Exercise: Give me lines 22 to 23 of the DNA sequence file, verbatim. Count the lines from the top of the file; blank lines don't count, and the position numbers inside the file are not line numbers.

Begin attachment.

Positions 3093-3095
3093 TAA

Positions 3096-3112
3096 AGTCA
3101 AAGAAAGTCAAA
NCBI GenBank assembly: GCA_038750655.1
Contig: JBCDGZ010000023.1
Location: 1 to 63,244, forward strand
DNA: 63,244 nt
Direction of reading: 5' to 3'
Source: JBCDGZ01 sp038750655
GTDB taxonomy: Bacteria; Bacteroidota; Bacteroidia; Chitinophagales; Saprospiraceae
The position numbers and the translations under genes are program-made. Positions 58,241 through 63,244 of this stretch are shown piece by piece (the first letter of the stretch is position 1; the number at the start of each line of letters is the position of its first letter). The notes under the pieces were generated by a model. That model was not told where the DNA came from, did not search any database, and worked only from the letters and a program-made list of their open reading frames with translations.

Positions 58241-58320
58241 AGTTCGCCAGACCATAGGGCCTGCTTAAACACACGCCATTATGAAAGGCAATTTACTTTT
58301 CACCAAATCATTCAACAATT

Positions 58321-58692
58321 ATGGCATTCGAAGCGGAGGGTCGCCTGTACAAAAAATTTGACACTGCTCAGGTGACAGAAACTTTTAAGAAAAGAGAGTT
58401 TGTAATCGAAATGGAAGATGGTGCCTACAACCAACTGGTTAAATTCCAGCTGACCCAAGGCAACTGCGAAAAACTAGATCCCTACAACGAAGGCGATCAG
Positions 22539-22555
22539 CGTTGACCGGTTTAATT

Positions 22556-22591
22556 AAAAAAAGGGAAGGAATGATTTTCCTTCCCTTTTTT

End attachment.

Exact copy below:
Positions 22556-22591
22556 AAAAAAAGGGAAGGAATGATTTTCCTTCCCTTTTTT